My Thoughts on Nursing and Weaning

This morning I poured out the last bit of thawed breastmilk from my freezer stash into a sippy cup and topped it off with some cow's milk, swirled it all together and stuck it in Camille's daycare bag.

For a moment I considered doing what many of us tend to do these days to memorialize a moment -- snap a photo of that last baggie and post it to Instagram with a sappy comment to accompany it. And then I thought better ... first of all, not everyone cares about seeing that. Secondly, a sentimental moment can certainly exist in my own memory without the need to be blasted out via social media. But it was a bittersweet moment! I am so used to opening the freezer drawer to see one entire side compartment filled with gallon-sized ziplock bags of frozen milk baggies, separated by month. That compartment now houses frozen fruits and vegetables. And that's okay!

Bahaha! Breastfeeding joke :)

I really wanted to nurse Camille for the first year of her life, and I did it. I personally consider that to be about 10% really hard work by me, and 90% my body cooperating. I say that because I have several girlfriends who seriously had the want but not the supply. Feeding your child in any manner takes dedication. If your child is formula-fed, you still always have to make sure that you have the proper formula supply on hand. So any method of feeding a baby takes responsibility, planning, and effort.

Here's what worked for us -- this time around. I started nursing Camille in the hospital (obviously). I admit that I had it really well ... never experienced any painful moments, severe challenges, or mastitis. When she was around a month old, we introduced the bottle so that Ian could participate in feedings. When she was three months old, I returned to work. I fully believe that being able to successfully breastfeed for a full year as a full-time working mother is directly tied to the fact that I was able to work from home. The days that I did go in the office were often days that I didn't produce as much or that I accidentally missed or delayed a pumping break. Had I been in the office five days a week, I can't say for sure I would have been able to go as long as I did. In my home office, my pump sat right under my desk every day. Convenient and a visual reminder.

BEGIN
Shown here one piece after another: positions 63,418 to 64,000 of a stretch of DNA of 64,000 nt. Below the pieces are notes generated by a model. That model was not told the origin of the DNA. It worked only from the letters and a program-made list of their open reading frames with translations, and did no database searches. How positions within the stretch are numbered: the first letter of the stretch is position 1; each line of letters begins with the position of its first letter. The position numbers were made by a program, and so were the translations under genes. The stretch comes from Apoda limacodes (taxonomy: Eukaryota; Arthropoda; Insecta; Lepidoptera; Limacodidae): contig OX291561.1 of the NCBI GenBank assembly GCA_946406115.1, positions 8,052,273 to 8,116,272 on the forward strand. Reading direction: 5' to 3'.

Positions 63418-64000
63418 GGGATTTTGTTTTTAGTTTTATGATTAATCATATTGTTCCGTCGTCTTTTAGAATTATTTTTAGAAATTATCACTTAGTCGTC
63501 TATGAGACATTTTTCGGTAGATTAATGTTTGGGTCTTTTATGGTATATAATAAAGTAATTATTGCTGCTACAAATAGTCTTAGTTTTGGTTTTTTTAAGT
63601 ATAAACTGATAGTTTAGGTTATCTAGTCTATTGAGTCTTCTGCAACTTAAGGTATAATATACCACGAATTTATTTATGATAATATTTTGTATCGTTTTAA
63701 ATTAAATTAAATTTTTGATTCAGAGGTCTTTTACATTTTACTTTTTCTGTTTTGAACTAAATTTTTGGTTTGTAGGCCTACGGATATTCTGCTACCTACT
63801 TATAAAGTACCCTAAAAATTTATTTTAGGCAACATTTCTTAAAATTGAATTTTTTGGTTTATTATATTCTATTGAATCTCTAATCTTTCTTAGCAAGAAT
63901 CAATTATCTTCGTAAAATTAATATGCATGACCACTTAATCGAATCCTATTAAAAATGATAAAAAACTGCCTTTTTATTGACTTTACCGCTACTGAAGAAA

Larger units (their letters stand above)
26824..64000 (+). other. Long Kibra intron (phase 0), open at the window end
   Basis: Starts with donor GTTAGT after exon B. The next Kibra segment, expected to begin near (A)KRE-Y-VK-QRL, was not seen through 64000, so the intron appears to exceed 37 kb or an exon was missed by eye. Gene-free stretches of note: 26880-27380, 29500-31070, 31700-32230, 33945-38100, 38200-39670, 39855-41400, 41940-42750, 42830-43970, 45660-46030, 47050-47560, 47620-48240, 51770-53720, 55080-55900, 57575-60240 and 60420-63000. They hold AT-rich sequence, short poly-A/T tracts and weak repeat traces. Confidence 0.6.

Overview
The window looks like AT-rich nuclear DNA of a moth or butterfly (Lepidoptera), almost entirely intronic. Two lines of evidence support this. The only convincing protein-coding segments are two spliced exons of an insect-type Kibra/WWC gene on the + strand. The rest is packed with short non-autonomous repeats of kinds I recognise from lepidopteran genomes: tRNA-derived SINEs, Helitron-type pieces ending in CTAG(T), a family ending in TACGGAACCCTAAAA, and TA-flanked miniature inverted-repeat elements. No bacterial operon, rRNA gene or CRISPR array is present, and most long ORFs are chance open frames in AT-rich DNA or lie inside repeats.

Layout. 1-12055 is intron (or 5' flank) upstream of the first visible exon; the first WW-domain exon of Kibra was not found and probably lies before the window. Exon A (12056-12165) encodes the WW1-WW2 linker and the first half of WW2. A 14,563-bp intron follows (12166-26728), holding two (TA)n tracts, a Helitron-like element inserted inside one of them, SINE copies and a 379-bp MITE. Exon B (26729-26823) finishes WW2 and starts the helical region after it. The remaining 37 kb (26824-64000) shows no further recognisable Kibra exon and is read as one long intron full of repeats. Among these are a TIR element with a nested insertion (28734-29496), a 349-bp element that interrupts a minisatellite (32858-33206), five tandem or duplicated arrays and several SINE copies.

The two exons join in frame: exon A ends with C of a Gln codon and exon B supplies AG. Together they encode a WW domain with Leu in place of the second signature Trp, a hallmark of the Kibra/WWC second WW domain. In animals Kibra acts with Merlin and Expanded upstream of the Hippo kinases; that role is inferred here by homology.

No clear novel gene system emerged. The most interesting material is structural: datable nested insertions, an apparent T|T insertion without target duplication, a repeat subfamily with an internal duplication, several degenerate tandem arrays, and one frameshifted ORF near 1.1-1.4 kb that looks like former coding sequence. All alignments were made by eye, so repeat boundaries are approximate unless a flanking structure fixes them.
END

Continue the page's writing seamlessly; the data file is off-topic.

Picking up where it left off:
All in all, everything went smoothly and, in the blink of an eye, it was time to think about weaning. We had our Mexico trip planned two weeks after Camille turned one year old, and I really did not want to carry a pump down there with me. Her birthday is mid-May, so right at the beginning of May I started to amend my pumping/feeding schedule. Here's what I did over the course of about three weeks:

Normal pumping/nursing schedule:
7am, 11am, 3pm, 6:30pm, 10pm

First several days of May:
7am, 11am, 3pm, 6:30pm (dropped the before-bed pump which was the one I dreaded each night)

Next several days:
7am, 12:30pm, 6:30pm (merged the two mid-day sessions)

Next several days:
7am, 6:30pm (morning and night only - both nursing sessions at this point, bye-bye pump)

At that point, I had to choose whether to drop my morning or evening feed. I decided to drop the morning feed and give her a sippy cup with thawed milk from my freezer stash. The evening feeding was the more "special one" so I kept that one for a few days, and then that is the last one I dropped.